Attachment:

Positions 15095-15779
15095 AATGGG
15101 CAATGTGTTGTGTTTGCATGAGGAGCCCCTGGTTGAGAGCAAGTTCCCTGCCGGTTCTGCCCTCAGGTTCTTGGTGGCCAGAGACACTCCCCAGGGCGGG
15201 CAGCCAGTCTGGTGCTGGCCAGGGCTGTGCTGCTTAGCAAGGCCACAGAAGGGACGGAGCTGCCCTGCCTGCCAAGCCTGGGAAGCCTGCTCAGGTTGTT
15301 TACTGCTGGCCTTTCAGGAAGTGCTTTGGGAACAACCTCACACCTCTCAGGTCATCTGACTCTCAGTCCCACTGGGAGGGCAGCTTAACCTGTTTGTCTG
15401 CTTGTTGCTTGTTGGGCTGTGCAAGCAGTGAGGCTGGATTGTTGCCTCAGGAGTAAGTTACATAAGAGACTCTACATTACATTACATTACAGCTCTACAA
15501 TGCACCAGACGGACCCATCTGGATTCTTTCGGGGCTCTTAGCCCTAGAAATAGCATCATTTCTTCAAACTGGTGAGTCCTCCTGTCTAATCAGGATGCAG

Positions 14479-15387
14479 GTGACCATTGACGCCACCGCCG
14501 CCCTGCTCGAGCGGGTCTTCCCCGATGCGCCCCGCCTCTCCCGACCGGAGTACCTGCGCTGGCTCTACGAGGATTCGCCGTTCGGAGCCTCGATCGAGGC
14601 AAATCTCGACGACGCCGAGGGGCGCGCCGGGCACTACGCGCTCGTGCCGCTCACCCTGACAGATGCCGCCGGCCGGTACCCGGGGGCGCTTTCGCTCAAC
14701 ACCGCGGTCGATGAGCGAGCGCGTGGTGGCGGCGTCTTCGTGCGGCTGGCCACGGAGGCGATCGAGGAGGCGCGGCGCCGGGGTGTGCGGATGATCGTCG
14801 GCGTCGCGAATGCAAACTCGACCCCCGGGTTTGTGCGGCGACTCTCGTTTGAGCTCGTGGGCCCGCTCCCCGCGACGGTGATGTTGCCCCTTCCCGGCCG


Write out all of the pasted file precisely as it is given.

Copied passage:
Positions 15095-15779
15095 AATGGG
15101 CAATGTGTTGTGTTTGCATGAGGAGCCCCTGGTTGAGAGCAAGTTCCCTGCCGGTTCTGCCCTCAGGTTCTTGGTGGCCAGAGACACTCCCCAGGGCGGG
15201 CAGCCAGTCTGGTGCTGGCCAGGGCTGTGCTGCTTAGCAAGGCCACAGAAGGGACGGAGCTGCCCTGCCTGCCAAGCCTGGGAAGCCTGCTCAGGTTGTT
15301 TACTGCTGGCCTTTCAGGAAGTGCTTTGGGAACAACCTCACACCTCTCAGGTCATCTGACTCTCAGTCCCACTGGGAGGGCAGCTTAACCTGTTTGTCTG
15401 CTTGTTGCTTGTTGGGCTGTGCAAGCAGTGAGGCTGGATTGTTGCCTCAGGAGTAAGTTACATAAGAGACTCTACATTACATTACATTACAGCTCTACAA
15501 TGCACCAGACGGACCCATCTGGATTCTTTCGGGGCTCTTAGCCCTAGAAATAGCATCATTTCTTCAAACTGGTGAGTCCTCCTGTCTAATCAGGATGCAG

Positions 14479-15387
14479 GTGACCATTGACGCCACCGCCG
14501 CCCTGCTCGAGCGGGTCTTCCCCGATGCGCCCCGCCTCTCCCGACCGGAGTACCTGCGCTGGCTCTACGAGGATTCGCCGTTCGGAGCCTCGATCGAGGC
14601 AAATCTCGACGACGCCGAGGGGCGCGCCGGGCACTACGCGCTCGTGCCGCTCACCCTGACAGATGCCGCCGGCCGGTACCCGGGGGCGCTTTCGCTCAAC
14701 ACCGCGGTCGATGAGCGAGCGCGTGGTGGCGGCGTCTTCGTGCGGCTGGCCACGGAGGCGATCGAGGAGGCGCGGCGCCGGGGTGTGCGGATGATCGTCG
14801 GCGTCGCGAATGCAAACTCGACCCCCGGGTTTGTGCGGCGACTCTCGTTTGAGCTCGTGGGCCCGCTCCCCGCGACGGTGATGTTGCCCCTTCCCGGCCG